QB Drake Maye: Blend of toughness and character
PITTSBURGH – Seven teams were represented Saturday at Arcisure Stadium where projected first round pick Drake Maye of North Carolina would be doing his best to help the Tar Heels remain undefeated against the Pitt Panthers.
Maye would help lead the team to a 41-24 victory, scoring three touchdowns and making a spectacular left-handed touchdown pass. What made it so impressive is that Maye isn’t a southpaw, he throws with his right arm.
“The play that Drake made with his left arm is maybe the best play I’ve ever seen in college football,” Tar Heels head coach Mack Brown said after the game. That’s saying something since Brown’s first coaching experience came as a student coach of the wide receivers at Florida State in 1973.
Maye kept the ball and rolled left out of the pocket, seven yards from the end zone. Pitt senior linebacker Nate Temple had Maye in his clutches and was about to engulf the North Carolina quarterback for a tackle for loss but somehow, Maye got the football into his left hand and tossed a floating duck to Tar Heels sophomore wide receiver Kobe Paysour for the touchdown!
“It was unbelievable. I sat there and looked at it and wanted to run it back when I looked up at the jumbotron. I told him that if you win the game, it will be No. 1 on SportsCenter. I was shocked. I have never seen him do that. He is really a good player.”
The play ended up being No. 5 on the Top Ten list on ESPN but nonetheless it showed the improv ability Maye possesses. A Patrick Mahomes-type trait, where ability takes over and natural instincts supersede over other players.
“Hey, I’m just playing football out there,” Maye said. “It’s just part of growing up and playing sports.”
Maye explained that his basketball instincts took over, mentioning it was like dishing off a left-handed pass to his older brother Beau who plays basketball for the Tar Heels. Those types of intangibles are one of the reasons he is projected to be one of the top picks in the 2024 NFL Draft.
The redshirt sophomore set the ACC on fire last season by passing for 4,381 yards and 38 touchdowns. It places Maye directly in the conversation of Heisman contention, as well as hearing his name called first overall when the NFL Draft takes place in Detroit next April.
“He’s a really good player,” Coach Brown said after his 278-career win. “He makes slippery plays. He can run and find (guys). He knows now and is doing a better job of finding out where that first down marker is and sliding. I’m just so proud of him.”
Maye’s personality seems like an easy one to win over his teammates in the locker room. Fidgeting around with his pants prior to beginning the press conference afterwards, Maye might remind you of your cousins who come home from college at Christmas.
Youthful and energetic, he provides star quality on the field and is a real personality off it. Many times in the college setting these young men can be a bit robotic in their conversations in front of the microphones but Maye was opposite of the prototype.
The exuberant and fun loving Maye is also a warrior on the field. Early in the second quarter with the Tar Heels trailing 14-7, Pitt defensive end Dayon Hayes was called for roughing the passer after a punishing hit on Maye. The North Carolina quarterback stood his ground, delivered a 40-yard completion to tight end John Copenhaver and took the brunt of Hayes’ 6-foot-3 and 265-pound frame.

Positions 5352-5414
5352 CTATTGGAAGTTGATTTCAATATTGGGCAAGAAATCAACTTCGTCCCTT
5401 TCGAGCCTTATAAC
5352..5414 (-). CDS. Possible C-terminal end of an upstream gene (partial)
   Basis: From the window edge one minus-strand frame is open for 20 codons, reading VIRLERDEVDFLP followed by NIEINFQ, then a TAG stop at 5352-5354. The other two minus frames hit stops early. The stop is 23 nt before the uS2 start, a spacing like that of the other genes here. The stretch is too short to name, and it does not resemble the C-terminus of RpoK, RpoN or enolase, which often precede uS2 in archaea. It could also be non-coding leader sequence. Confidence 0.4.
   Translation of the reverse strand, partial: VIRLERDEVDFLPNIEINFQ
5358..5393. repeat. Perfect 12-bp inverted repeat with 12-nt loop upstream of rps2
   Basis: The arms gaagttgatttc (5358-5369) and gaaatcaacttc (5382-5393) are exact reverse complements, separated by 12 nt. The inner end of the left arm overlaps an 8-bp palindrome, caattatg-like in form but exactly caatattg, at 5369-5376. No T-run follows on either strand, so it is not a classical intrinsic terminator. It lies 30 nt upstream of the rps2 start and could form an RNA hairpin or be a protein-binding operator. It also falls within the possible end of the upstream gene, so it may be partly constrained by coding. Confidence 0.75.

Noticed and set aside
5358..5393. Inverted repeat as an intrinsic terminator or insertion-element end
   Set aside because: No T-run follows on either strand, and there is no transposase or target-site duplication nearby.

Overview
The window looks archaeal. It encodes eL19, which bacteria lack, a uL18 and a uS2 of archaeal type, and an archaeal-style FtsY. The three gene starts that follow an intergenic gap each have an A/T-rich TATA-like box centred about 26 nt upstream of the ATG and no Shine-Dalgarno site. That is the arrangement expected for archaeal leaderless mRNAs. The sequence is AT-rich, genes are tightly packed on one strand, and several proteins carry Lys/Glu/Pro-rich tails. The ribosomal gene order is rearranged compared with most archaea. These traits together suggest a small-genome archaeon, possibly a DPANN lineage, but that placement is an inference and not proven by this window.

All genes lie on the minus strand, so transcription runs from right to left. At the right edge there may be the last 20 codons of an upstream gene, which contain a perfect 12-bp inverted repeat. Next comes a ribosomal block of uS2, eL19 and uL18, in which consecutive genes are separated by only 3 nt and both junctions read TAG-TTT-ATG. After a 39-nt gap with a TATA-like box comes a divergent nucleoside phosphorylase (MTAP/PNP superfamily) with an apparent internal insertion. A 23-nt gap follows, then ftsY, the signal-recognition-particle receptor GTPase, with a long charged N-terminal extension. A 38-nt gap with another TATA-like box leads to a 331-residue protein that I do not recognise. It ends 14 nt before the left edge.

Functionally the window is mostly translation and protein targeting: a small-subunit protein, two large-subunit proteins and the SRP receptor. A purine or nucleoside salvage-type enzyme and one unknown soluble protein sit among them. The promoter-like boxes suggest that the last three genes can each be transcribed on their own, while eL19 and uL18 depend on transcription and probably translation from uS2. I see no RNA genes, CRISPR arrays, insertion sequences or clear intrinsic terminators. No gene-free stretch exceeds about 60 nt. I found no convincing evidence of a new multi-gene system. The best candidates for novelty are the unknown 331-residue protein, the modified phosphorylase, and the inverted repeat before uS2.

For those seven NFL teams in attendance, clearly that was a play they were going to admire and mention in their notes when heading back to headquarters. It’s those types of plays, along with improvising in the moment with a left-handed touchdown pass that will help build one heck of an NFL Draft resume for Maye.
“Yeah man I got hammered,” Maye said. “I was asking the white hat (referee) to look at it or something. Targeting or getting the guy out. I thought it was very unnecessary. He double forearmed me to the face. One of those feelings is when you get it in the face and your ears are kind of ringing. Kind of like getting a basketball in the face. I told those guys they are going to have to drag me off the field.”
Maye had to sit out one play before returning and running the quarterback sneak in for the touchdown. He’s the Tar Heels third leading rusher on the season with 119 yards on 38 carries and three touchdowns. His 1,187 passing yards ranks him 15th in the nation. The only early blemishes are the four interceptions in four games, since he only threw seven the entire year last season.
Watching him against the Panthers, Maye showed toughness and creativity from the position. His ability to be accurate on the run proved to be one of his top qualities, while Maye’s mechanics looked to be in sync. His footwork was fluid and he was in command with where to go with the football throughout the game.
The Tar Heels have developed two quarterbacks since 2017 that have been drafted. First was Mitchell Trubisky, who went second overall in 2017 to the Chicago Bears. Second, was Washington Commanders’ fifth round pick Sam Howell (2022). Undoubtedly, Maye is going to be the third quarterback drafted out of North Carolina in the last eight years.
It’s a pretty remarkable accomplishment, as there have only been 79 quarterbacks chosen since 2017—yet two have played their college football wearing Carolina blue and white. Trubisky was scrutinized heavily during his time with Chicago as a starter and Howell has four starts under his belt (3-1 record) for the Commanders.
Maye has plenty of games to go before he arrives on stage in Motown for the NFL Draft. Until then, those in Chapel Hill are going to enjoy their Saturday’s watching number 10 develop into one of the top prospects in the country.